Disheveled Decay: Unitarian Church Cemetery


December 15, 2012 — I don’t know what they preach at the Unitarian Church in Charleston, South Carolina, but man is their graveyard a revelation. Located in the city’s historic district at 4 Archdale Street, this tiny cemetery is allowed to run wild over its deceased wards.

The large, Gothic church was built at the beginning of the Revolutionary War by a religious group called the Society of Dissenters. Today it’s Unitarian Universalist and not at all an abandoned property. They just happen to dig a shaggy cemetery.


A few thin pathways allow visitors to navigate this thicket of palm trees, magnolias, Spanish moss, and all kinds of other plants and trees thriving on a soil rich with death. I hear it’s even more striking in the spring, when all the wildflowers are blooming.

The place has a very secret garden feel. It’s hemmed in on all sides by buildings, except for where it connects to the adjacent St. John’s Lutheran Church cemetery, yet four steps into it I felt as if I were making an archaeological discovery on some distant continent.

And it’s in great contrast to the rest of historic Charleston, where every historic home shows off ridiculously manicured gardens in what I assume is some never-ending competition for the covers of the local guidebooks.


The graveyard also has some tenuous and probably false connection to Edgar Allan Poe. The story goes that his poem Annabel Lee was partially inspired by the legend of a woman of the same name who’s supposed to be buried there. In the story, she falls for a sailor, but has to meet him in secret in the cemetery to avoid her disapproving father. The girl dies while the sailor is away at sea, and when he returns he can’t find her grave there because her father left it unmarked out of spite for him. And then there’s probably ghosts somewhere in that story mix.

Poe did spend a year stationed at Fort Moultrie on nearby Sullivan’s Island in the late 1820s, so I guess that’s why he’s dragged into it. But all that’s unnecessary for the allure of this graveyard. It just has an extremely unique feel, and in a city with quite a few cool cemeteries, this one might’ve been my favorite.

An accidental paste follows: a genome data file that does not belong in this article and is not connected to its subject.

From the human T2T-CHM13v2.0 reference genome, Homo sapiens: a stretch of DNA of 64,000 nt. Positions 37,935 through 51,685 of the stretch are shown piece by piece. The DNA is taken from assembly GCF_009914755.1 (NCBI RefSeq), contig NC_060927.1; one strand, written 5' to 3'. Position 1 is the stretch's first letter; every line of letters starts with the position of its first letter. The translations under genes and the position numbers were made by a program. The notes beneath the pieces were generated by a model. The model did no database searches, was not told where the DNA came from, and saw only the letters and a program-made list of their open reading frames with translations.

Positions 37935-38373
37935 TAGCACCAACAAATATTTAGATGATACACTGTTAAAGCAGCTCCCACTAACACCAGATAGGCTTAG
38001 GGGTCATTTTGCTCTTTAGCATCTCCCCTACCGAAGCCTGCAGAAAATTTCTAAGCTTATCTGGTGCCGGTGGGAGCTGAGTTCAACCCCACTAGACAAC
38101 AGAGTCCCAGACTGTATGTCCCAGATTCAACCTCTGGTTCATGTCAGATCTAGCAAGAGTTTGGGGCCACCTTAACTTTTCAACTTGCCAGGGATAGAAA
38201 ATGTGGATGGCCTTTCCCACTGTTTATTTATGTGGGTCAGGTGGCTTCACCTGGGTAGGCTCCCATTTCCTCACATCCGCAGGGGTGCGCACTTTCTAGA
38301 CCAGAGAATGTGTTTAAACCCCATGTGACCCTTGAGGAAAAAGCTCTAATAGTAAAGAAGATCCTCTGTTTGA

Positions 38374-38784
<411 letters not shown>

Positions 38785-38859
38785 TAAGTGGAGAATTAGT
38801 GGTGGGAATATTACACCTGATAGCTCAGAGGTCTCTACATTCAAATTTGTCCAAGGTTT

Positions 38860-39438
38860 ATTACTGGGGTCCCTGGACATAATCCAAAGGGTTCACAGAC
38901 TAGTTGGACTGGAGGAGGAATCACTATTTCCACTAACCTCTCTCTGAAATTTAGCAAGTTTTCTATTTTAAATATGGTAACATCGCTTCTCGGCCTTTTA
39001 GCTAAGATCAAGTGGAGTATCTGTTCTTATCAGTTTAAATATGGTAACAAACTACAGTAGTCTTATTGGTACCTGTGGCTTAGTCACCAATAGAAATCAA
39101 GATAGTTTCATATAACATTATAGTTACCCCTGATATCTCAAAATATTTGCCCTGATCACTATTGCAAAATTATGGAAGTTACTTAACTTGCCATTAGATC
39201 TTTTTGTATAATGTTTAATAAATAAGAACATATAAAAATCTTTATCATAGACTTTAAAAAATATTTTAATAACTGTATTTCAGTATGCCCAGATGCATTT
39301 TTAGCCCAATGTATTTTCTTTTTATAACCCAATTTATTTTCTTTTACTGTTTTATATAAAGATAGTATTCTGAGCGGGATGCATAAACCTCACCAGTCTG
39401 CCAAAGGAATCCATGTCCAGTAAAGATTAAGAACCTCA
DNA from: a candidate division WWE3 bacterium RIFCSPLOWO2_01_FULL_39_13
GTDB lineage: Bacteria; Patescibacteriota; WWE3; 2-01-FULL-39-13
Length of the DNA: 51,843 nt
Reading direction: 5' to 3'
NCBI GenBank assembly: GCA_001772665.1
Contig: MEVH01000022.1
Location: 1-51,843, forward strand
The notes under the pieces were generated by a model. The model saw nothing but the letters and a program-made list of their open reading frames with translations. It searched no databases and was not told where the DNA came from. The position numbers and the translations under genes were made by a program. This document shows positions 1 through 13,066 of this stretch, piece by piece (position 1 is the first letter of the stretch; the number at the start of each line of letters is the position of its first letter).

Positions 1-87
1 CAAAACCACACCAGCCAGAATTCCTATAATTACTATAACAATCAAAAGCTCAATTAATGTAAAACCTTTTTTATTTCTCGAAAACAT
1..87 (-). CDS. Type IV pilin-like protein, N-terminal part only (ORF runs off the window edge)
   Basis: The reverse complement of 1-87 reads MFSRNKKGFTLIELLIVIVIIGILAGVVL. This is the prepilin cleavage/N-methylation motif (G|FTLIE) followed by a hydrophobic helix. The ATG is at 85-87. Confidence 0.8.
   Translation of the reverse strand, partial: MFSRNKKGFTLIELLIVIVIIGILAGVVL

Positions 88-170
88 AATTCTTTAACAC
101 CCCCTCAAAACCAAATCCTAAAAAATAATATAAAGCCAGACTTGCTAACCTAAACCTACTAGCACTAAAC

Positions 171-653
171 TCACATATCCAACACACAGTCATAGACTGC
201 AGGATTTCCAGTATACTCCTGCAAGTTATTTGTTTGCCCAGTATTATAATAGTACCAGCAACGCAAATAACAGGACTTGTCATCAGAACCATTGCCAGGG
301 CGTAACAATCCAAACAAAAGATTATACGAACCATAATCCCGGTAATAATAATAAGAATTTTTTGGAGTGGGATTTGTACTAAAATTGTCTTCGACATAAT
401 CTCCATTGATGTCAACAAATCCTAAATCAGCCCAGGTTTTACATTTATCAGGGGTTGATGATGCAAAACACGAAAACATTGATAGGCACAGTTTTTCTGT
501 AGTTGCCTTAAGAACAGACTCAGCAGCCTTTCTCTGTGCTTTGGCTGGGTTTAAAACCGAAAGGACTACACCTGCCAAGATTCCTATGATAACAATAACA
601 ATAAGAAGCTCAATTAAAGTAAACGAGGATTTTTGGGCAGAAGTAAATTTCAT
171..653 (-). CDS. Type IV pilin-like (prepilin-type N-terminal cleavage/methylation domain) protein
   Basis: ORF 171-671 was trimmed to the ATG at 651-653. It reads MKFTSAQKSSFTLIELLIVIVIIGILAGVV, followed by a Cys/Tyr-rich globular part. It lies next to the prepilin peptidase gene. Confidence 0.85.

At the very least, it made me adjust my definition of what makes a great cemetery.







8 comments:

  1. Thanks for sharing these photo, it's a beautiful cemetery. But I don't think Poe was anywhere but in his grave in 1920. In 1820 he was only 11 years old. You might want to check that date.

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    1. Good catch. Thanks. Corrected the post to read "1820s".

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  2. Overgrown ... but oh so very beautiful!

    Yep, it would be quite a stretch for the Poe connection LOL

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  3. Oh, what a gorgeous place! Going on my list of places to visit.

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  4. Great pictures! I used to live in Charleston and that was one of my favorite places to visit! It's so peaceful there!

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  5. We said "Hey, where does this pretty little path lead?" and then whoa there it is. A beautiful little spot that should be morbid and scary because it is an old graveyard right? But it isn't. It is natural, delicate, and enchanting. Please go and enter on the narrow path from King St. You won't be sorry.

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  6. The overgrown graveyard has nothing to do with Poe. It's left to grow as a symbol of life even after death.

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